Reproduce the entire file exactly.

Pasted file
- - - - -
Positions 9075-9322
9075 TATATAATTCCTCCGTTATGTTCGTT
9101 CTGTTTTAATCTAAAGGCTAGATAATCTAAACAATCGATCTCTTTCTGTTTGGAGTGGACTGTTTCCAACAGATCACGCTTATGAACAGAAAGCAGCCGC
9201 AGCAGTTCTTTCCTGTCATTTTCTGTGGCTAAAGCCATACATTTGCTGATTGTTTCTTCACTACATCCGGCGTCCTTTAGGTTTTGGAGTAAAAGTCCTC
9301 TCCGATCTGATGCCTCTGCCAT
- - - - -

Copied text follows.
Positions 9075-9322
9075 TATATAATTCCTCCGTTATGTTCGTT
9101 CTGTTTTAATCTAAAGGCTAGATAATCTAAACAATCGATCTCTTTCTGTTTGGAGTGGACTGTTTCCAACAGATCACGCTTATGAACAGAAAGCAGCCGC
9201 AGCAGTTCTTTCCTGTCATTTTCTGTGGCTAAAGCCATACATTTGCTGATTGTTTCTTCACTACATCCGGCGTCCTTTAGGTTTTGGAGTAAAAGTCCTC
9301 TCCGATCTGATGCCTCTGCCAT